The Department of Homeland Security (DHS) and the Government of Mexico have a long history of extensive engagement based on the principles of co-management and co-responsibility for our shared border. DHS partners with Mexico’s Secretariat of Foreign Affairs; Secretariat of Government, including Mexico’s Federal Police and National Institute of Migration; and Secretariat of Finance and Public Credit, including Mexico’s Tax Administration Service, to promote the legal movement of goods and people across our shared border and promote a safe and secure border region.
- DHS-Secretariat of Government Fact Sheet
- DHS-Secretariat of Finance and Public Credit Fact Sheet
- Border Violence Prevention Council Fact Sheet
- Repatriation Strategy and Policy Executive Coordination Team (RESPECT) Fact Sheet
- Updated U.S.-Mexico Local Repatriation Arrangements
A Comprehensive Response & Commitment
On May 19, 2010, the United States and Mexico affirmed the importance of our shared border by issuing a Joint Declaration on 21st Century Border Management. An efficient border that encourages commerce and deters criminal activities is a key component of our bilateral cooperation and the prosperity of the United States and Mexico in the 21st century. Some $1.25 billion in two-way trade and nearly one million people cross our land border each day for legitimate trade and travel.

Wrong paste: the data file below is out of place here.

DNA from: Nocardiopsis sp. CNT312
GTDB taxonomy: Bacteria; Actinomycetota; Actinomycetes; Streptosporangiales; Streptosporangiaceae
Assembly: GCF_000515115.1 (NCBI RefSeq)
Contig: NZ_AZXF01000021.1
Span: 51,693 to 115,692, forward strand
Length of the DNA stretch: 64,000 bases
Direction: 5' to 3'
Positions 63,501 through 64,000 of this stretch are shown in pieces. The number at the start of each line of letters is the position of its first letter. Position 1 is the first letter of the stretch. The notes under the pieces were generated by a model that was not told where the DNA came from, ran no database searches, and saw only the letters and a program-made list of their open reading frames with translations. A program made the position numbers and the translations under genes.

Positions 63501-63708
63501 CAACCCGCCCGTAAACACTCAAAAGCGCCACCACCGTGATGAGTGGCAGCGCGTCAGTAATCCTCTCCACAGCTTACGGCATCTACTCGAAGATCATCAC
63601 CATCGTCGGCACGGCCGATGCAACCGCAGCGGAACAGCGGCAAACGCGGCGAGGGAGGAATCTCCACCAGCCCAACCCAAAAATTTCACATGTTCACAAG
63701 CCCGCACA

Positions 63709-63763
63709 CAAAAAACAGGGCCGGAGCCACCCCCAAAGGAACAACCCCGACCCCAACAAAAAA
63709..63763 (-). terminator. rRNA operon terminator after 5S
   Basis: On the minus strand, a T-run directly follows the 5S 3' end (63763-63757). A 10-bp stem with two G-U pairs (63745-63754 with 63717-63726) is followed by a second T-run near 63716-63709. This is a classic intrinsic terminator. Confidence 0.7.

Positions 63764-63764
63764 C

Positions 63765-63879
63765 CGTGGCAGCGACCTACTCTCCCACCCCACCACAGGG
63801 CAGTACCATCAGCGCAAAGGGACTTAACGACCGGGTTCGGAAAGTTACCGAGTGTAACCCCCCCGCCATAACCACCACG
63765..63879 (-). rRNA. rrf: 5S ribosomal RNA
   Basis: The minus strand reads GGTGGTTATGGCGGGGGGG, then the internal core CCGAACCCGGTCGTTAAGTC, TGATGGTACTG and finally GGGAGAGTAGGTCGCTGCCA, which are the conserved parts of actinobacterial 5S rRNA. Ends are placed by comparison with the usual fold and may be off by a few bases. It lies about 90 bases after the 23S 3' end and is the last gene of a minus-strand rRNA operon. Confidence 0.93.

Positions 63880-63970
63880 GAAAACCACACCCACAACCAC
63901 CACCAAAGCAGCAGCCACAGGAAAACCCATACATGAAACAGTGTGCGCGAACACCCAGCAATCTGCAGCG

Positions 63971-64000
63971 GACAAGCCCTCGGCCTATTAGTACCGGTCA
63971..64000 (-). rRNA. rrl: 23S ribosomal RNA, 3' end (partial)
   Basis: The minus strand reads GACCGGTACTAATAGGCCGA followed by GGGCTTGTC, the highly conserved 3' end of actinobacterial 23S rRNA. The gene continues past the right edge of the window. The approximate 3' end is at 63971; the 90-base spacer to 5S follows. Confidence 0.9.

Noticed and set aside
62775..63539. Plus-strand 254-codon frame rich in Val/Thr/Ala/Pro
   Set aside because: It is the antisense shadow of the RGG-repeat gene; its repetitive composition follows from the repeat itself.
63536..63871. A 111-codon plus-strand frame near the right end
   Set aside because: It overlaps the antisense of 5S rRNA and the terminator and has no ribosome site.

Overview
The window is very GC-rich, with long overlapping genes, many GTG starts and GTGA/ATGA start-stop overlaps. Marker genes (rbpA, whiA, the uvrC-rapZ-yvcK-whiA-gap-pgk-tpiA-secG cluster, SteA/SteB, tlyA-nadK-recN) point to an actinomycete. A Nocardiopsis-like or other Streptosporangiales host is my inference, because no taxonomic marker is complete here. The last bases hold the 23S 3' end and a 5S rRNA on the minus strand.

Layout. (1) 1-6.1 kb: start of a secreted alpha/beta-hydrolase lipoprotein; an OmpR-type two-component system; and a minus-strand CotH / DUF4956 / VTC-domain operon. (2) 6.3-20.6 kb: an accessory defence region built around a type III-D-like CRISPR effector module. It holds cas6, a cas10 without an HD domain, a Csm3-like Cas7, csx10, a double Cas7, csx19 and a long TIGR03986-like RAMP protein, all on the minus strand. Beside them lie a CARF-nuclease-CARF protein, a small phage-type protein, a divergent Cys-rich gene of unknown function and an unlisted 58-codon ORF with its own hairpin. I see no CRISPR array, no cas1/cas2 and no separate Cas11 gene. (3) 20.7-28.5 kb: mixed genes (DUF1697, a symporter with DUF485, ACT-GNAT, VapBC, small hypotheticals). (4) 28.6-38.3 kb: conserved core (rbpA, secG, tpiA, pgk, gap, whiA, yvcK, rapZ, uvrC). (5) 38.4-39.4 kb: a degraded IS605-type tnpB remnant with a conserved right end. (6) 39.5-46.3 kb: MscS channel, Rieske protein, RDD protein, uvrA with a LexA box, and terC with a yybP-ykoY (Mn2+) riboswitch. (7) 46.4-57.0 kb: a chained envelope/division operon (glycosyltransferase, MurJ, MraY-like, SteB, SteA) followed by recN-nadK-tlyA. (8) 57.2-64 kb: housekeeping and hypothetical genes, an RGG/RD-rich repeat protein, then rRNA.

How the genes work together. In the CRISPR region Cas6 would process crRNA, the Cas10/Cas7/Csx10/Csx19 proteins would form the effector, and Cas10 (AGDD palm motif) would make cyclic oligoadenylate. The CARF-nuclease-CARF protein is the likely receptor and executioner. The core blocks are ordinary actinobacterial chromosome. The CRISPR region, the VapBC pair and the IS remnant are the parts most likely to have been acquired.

The day-to-day work under this Joint Declaration is guided by the binational Executive Steering Committee and carried out by the Corridor Security, Secure Flows, and Infrastructure subgroups.
- Joint Declaration on 21st Century Border Management
- U.S. - Mexico 21st Century Border Management 2013 Progress Report
- Executive Steering Committee 2013 Action Plan
- U.S.-Mexico Regional Border Master Plans
- White Paper: U.S.-Mexico Land Ports of Entry Emissions and Border Wait-Times (PDF, 85 pages - 1.04 MB)
- Measuring Border Delay and Crossing Times at the U.S.-Mexico Border: Final Report on Automated Crossing and Wait Time Measurement (PDF, 140 pages - 4.79 MB)